November 8, 2007
Clarkson's Marks Man Takes On Bigger Role

By Joe Gladziszewski

When Clarkson forward Shawn Weller opted to sign a professional contract with the Ottawa Senators last spring, just weeks after helping the Golden Knights back to the NCAA Tournament and back to the top of ECAC Hockey with a team-high 19 goals and 40 points, it was clear that his contributions and style of play would be missed in Potsdam.

ECAC Hockey Notebook

Tim Marks recorded his first career hat trick in a win over Dartmouth last Saturday and was named ECAC Hockey Player of the Week.

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But the Golden Knights' coaching staff saw an opportunity for someone to step in and pick up the slack for Weller's departure, and turned to a freshman who played in 37 games last year and produced only six points in a fourth-line role. And while Tim Marks' point production was vastly different from Weller, he did bring attributes that made Weller a highly regarded college player.

Specifically, the 6-foot-3, 217-pound frame of Marks compares favorably with Weller's physical stature (6-1, 200). Clarkson's coaches challenged Marks to get better over the summer, specifically improving his skating and fitness, and he responded by coming back to campus ready to make a difference after working out with former Clarkson stars Craig Conroy and Chris Clark.

"The big thing for him to get this opportunity depended on how he conditioned himself. Tim made a commitment and came back in great shape and fit in great in that spot, and they're similar players," Clarkson coach George Roll said.

No longer stuck on the fourth line, Marks has slotted in on the left wing of a line with Steve Zalewski and Matt Beca, where Shawn Weller played last year. He's responded with five goals and six points already this season, including a hat trick in last Saturday's win over Dartmouth.

The Golden Knights are off to a 3-0-0 in ECAC Hockey with wins at home against three teams expected to finish in the upper half of the league standings (St. Lawrence, Harvard, Dartmouth) and now Clarkson needs to find a way to carry that success on the road with games at Quinnipiac and Princeton. They'll look to lessons learned in a late-October trip to Lake Superior State, where they played well but only managed a split as defensive breakdowns and penalties plagued the Knights in the second game.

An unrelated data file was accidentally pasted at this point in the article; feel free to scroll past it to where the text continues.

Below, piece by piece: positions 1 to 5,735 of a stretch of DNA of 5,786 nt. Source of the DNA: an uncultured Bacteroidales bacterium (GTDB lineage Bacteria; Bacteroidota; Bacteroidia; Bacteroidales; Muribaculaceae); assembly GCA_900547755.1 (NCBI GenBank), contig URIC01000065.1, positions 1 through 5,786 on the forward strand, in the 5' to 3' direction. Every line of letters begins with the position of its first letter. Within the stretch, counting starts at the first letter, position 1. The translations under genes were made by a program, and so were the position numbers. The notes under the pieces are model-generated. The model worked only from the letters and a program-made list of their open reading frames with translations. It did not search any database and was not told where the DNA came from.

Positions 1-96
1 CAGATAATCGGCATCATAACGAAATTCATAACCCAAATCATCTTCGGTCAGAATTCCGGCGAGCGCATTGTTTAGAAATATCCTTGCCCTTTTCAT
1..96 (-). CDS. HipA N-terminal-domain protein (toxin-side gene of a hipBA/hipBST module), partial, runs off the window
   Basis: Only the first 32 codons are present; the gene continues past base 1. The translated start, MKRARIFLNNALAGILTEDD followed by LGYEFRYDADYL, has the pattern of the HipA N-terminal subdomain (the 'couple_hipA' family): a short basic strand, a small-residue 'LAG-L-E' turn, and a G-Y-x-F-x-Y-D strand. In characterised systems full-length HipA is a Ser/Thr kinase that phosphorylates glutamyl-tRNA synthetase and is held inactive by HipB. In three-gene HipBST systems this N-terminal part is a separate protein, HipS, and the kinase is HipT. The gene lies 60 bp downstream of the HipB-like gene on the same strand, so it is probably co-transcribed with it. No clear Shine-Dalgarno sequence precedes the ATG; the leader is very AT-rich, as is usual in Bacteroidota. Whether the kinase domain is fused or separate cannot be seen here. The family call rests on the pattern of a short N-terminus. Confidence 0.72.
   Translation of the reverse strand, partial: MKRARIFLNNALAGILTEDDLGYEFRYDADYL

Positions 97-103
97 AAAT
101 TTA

Clarkson was bolstered by the return of stalwart defenseman Phil Paquet last weekend, who paired with Grant Clitsome and didn't miss beat after missing the first six games of the season due to injury. Paquet had two assists and a plus-2 rating on the weekend.

"He was awesome, and has such a presence. Those guys are great together and it gives us a pretty good pair of defensemen that we can put out against the other team's top line," Roll said.


Balancing Anger and Swagger: No losses in six games is usually viewed as a success, and it is at Rensselaer, where the Engineers are 4-0-2 in their last six after two ties last weekend against Yale and Brown. The six-game unbeaten streak is only bettered by Miami's 8-0-0 start. The first night saw RPI salvage a point when Jake Morissette scored in the final minute against Yale. The second night saw RPI take a 2-0 lead and miss on a few odd-man rushes and hit some posts late in the second period, and Brown turned the game around in the third period and eventually tied it in the last minute.

"We played too well to tie on Saturday, and I give credit to Brown for playing a great third period and coming back to tie the game," Rensselaer coach Seth Appert said. "We didn't take advantage of our opportunities and they got some life with their first goal and tied it at the end."

RPI was good in the close games last year, compiling a 9-3 record in games decided by one goal. They also had eight ties. So what do those ties mean for this weekend's games at Harvard and Dartmouth?

"There are two ways to look at it," Appert said. "You don't want to be happy with the ties and you want some anger and some edge to your game, but you also want to carry a swagger that we're playing well and right now it's tough to beat us. That's something that we're trying to develop and we took another step forward against Yale, but against Brown we took a step back."